Edith Hind, a beautiful bright young Cambridge student goes missing from her home just before Christmas - her family is well-connected and DS Manon Bradshaw and her team can't afford any mistakes on the case.
As we delve further into the case, we find that Edith's life wasn't necessarily as perfect as it seemed and that there may be more to her disappearance than first suspected.
At it's heart, there was a really good plot. However, there were far too many voices to the narrative than were necessary. The switch of narrator didn't feel like it added anything to the story and actually had the detrimental effect of making it harder to connect with ANY of the characters. I assume Manon is supposed to be the main lead, as she had the most chapters, but being constantly pulled away from her and thrust into somebody else's head just weakened her personality.
Something about the whole thing just felt a little 'twee' - especially the final chapter which I could see coming a mile off. It was all nice neat little ribbons tying the threads. It was a shame because the rest of it would have made a good episode of a detective drama!...more
Nina really is not OK. We meet her when she has been thrown out of a nightclub by a bouncer for being shall we say ‘over-friendly’ with a guy she’s onNina really is not OK. We meet her when she has been thrown out of a nightclub by a bouncer for being shall we say ‘over-friendly’ with a guy she’s only just met. With the bouncer’s parting words “You should be ashamed of yourself”, ringing in her ears, Nina realises that she has no recollection of what has actually happened.
Nina likes a drink,(what 17 year old doesn’t) but she’s not an alcoholic, not like her dad was. She doesn’t have a problem – she’s just upset about splitting up with her beloved Jamie! However, she gradually comes to realise that her mum, friends and strangers alike may have a point – she’s spiralling out of control, and there’s only one place she’s going to land – rock bottom.
What could be the tipping point, to force her into action and stop her slide into oblivion? Is it too late? Will she have any support? Has she burned all her bridges? Will Nina ever be OK again?
Starkly frank and often dark, your heart breaks for Nina – she’s at an age where she knows everything and nothing. She’s independent and yet still a kid. Although Nina’s sexual exploits and teenage conversations are rather graphic, they are certainly realistic, and give an indication of where her head is during this tumultuous time.
There were parts that made me cry and want to hug her and help her get back on track – and hold my own 17 year old daughter even tighter! ...more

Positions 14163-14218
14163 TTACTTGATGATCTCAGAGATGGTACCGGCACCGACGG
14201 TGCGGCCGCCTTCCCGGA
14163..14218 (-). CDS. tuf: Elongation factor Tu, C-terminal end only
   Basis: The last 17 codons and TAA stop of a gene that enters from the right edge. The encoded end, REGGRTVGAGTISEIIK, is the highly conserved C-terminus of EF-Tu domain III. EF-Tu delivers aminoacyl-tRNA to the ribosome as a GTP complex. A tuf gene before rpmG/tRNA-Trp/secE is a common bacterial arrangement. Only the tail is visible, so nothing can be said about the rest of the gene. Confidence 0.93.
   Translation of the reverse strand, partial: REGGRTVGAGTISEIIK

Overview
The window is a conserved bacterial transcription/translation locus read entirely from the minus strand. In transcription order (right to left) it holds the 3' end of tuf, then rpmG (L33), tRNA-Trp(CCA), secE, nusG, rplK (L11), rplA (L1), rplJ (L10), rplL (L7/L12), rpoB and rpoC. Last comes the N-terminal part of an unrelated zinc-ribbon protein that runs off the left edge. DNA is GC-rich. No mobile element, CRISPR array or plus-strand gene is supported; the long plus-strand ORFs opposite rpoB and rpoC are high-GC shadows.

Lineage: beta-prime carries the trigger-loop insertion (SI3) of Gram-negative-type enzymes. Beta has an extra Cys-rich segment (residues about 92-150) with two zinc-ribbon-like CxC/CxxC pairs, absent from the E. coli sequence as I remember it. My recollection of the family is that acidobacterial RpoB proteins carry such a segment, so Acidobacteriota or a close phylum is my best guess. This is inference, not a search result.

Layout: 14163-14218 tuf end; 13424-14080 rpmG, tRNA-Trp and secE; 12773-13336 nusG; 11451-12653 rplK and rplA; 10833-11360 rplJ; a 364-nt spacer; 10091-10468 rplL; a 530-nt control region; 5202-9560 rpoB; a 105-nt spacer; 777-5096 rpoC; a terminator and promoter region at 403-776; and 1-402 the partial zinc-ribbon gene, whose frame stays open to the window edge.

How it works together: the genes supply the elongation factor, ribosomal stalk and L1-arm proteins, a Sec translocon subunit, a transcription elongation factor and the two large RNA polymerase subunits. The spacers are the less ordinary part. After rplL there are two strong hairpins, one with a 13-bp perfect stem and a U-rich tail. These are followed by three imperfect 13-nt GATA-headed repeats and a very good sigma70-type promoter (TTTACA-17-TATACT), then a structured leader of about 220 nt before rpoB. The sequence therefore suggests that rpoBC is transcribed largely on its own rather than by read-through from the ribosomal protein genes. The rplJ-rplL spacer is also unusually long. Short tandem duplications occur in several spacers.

I've been wavering between 3 and 4 stars - it's a strong 3.5-3.75 so I'll give it the benefit of the doubt!
In 1980, one hot summer night, seventeen yeI've been wavering between 3 and 4 stars - it's a strong 3.5-3.75 so I'll give it the benefit of the doubt!
In 1980, one hot summer night, seventeen year old Kelly Lund shoots and kills Hollywood director John McFadden in his home. Her seeming lack of motive, emotion or inclination to talk about the night creates a media frenzy about her cold-heartedness, especially the on the night she's convicted when an enigmatic smile plays across her lips.
Thirty years later, Kelly has been out of prison for five year when her father-in-law, movie legend Sterling Marshall is found dead in suspiciously similar circumstances - and all the clues are pointing towards Kelly having struck again.
Is she a double-murderer, or has she perhaps never pulled a trigger and was wrongly convicted the first time?
The book is cleverly written, switching between the two timelines and drip drip feeding the backstory to both murders. Just as you're thinking "Oh, I see where this is going", suddenly another twist is thrown into the mix and you're left floundering again. The occasional delicious red herring is chucked in too.
The actual plot and story were well done, although there did seem to be a HUGE cast of suspects. I think that the only thing that let it down was that even in her own head, the main character, Kelly herself came across cold and emotionless. If I had cared about her a little more, then I think it would have been a strong 4-5 stars from me! I think it would make a good film, where the Kelly could be brought to life a little more....more